10 Unknown Facts From the Life and Times of the Annie Oakley, the Famous Sharp Shooter of the Wild West

By THP Team


10 Unknown Facts From the Life and Times of the Annie Oakley, the Famous Sharp Shooter of the Wild West

The Wild West was one of the most adventurous and mysterious times in the history of the USA, and even today it is a hot topic for all kinds of popular culture items. Movies, books, articles, magazines, still feature a lot of the things that happened during the era of the Wild West.

In the late 1800’s, a man by the name of Buffalo Bill went on to create a show that would immortalize the Wild West in popular culture. He called it the Wild West show, and traveled throughout the US and Europe conducting hundreds of live shows. He featured a number of people that would reenact the scenes of the Wild West and many more such events. He became a legend in his own way.

It is in this show, that a young girl by the name of Annie Oakley became a legend. Her shooting skills were put to excellent use, as she mesmerized hundreds and thousands with her skilled shots.

Born as Phoebe Anne Moses in the state of Ohio, she lost her father at an early age and lived with her mother ever since. She developed her shooting skills throughout her childhood and also would earn money through it. She later met and married Frank E. Butler and the two went on to conquer audiences around the world.

History All Day skims through the dusty files of the Wild West to bring to you 10 unknown facts about Annie Oakley.

10) She Shot For the First Time at 8

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Annie was a born marksman and shot her first bullet when she was 8. She picked up a loaded gun and killed a squirrel outside of her house. Her mother was terrified and grounded her for 8 months for using a gun.

9) She Paid off Her Mom’s Mortgage through Shooting


Oakley’s mother found it difficult to make ends meet and had a lot of debt and mortgage over her head. This is when Annie picked up the gun and decided to make a difference. She shot game for a grocery store and paid off her mom’s mortgage.

8) She was Shorter than You Imagine Her to Be


Oakley was only five feet tall in height. Her short stature did not necessarily complement her shooting talent but it sure did earn her the name, the Little Sure Shot.

7) She was Staunch Feminist

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Being in a predominantly male profession, Oakley never thought of her womanhood to be a hurdle. Instead she embraced her femininity with pride and wore her homemade costumes on stage. She considered herself a proud female shooter.

6) She Beat Her Future Husband at Shooting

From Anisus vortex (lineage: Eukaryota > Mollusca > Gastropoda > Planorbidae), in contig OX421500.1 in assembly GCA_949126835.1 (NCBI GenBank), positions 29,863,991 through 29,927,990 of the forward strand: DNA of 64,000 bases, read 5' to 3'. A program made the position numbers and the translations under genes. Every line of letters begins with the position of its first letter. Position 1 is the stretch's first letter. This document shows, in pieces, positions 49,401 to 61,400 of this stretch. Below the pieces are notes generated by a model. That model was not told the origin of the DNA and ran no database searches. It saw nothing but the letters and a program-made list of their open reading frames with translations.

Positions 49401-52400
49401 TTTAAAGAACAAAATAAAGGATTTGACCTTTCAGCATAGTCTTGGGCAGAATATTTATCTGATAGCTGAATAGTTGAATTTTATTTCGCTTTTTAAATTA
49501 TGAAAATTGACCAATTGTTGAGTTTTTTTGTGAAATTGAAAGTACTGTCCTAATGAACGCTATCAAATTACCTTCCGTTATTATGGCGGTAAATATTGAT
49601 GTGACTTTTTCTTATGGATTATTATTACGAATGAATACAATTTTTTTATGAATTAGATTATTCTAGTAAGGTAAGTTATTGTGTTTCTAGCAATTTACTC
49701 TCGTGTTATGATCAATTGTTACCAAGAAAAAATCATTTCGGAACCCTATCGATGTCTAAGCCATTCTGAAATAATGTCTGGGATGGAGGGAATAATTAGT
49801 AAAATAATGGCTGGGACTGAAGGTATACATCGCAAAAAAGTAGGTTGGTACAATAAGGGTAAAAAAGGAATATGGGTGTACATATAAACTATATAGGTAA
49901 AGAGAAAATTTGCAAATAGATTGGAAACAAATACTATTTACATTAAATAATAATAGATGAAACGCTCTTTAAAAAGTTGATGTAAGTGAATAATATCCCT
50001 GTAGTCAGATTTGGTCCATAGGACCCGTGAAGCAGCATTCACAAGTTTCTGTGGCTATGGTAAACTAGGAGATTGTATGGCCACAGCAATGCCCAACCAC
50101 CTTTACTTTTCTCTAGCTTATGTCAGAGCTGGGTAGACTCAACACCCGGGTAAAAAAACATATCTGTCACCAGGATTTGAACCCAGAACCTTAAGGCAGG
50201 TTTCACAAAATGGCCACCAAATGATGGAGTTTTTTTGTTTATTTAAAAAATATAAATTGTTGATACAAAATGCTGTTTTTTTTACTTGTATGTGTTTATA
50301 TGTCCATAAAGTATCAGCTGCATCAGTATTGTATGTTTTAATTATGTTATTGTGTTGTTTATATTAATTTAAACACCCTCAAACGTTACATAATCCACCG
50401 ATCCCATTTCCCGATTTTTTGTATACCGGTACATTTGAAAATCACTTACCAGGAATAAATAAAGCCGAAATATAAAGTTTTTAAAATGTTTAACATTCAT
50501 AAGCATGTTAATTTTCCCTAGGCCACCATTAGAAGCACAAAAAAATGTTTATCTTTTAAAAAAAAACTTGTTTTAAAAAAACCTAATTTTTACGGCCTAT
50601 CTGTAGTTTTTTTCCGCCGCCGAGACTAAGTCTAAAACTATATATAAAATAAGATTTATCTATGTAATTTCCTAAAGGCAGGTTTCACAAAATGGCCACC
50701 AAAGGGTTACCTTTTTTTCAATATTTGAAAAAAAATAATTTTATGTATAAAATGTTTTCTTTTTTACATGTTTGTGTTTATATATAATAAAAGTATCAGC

Another amazing feat to her name, Oakley beat Frank Butler, an Irish-American shooter in a competiton. She later on went on to marry him. The two joined Buffalo Bill’s Wild West show where Oakley was the star performer and Frank became her manager assisting her and training her.

5) She Performed for Royalty As Well

Annie Oakley Festival

The Wild West show travelled to Europe for shows and it is common for such shows to perform for the royals of a country as well. Annie showed her shooting prowess in front of Queen Victoria herself. She also did a show for the Kaiser of Germany and shot a cigar out of his mouth.

4) She Vouched to Become a Soldier

Center of the West

She wrote to the then president of the USA, to allow her to take 50 sharpshooters of her own into the Spanish American war but never received a reply. She also vouched to train soldiers for the World War I but again to no avail. So she travelled to camps herself and instead began charity work for the Red Cross.

3) She became a Film Actress As Well Thanks to Edison

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In the year 1889, Oakley met Buffalo Bill’s friend and inventor, Thomas Alva Edison. He was shocked at her skill. In the year 1894, Oakley went to New Jersey to shoot for a small clip. Edison used a Kinetoscope and created a film called The Little Sure Shot of the Wild West. That was her one and only film.

2) She Had to Stop Shooting Because of Two Accidents

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Missing her targets was not something in Oakley’s dictionary and so getting injured while shooting is just out of the equation. Oakley got injured, first time, while on train and the second time in a car. The resulting injuries from both accidents forced her to put a stop to her career.

1) Her name inspired an Idiomatic Expression


One of the major attractions in the show was Oakley shooting holes through cards before the card landed on the floor. This act of her was immortalized in the idiom “Annie Oakley” which means punching holes through tickets at a free event.


Annie Oakley died in the year 1903 but her acts and her skill immortalized this shooting legend till the end of time. None like her have ever come up in the show business, we at History All Day pay tribute to this great show-woman and hope someone someday might carry her legacy forward.

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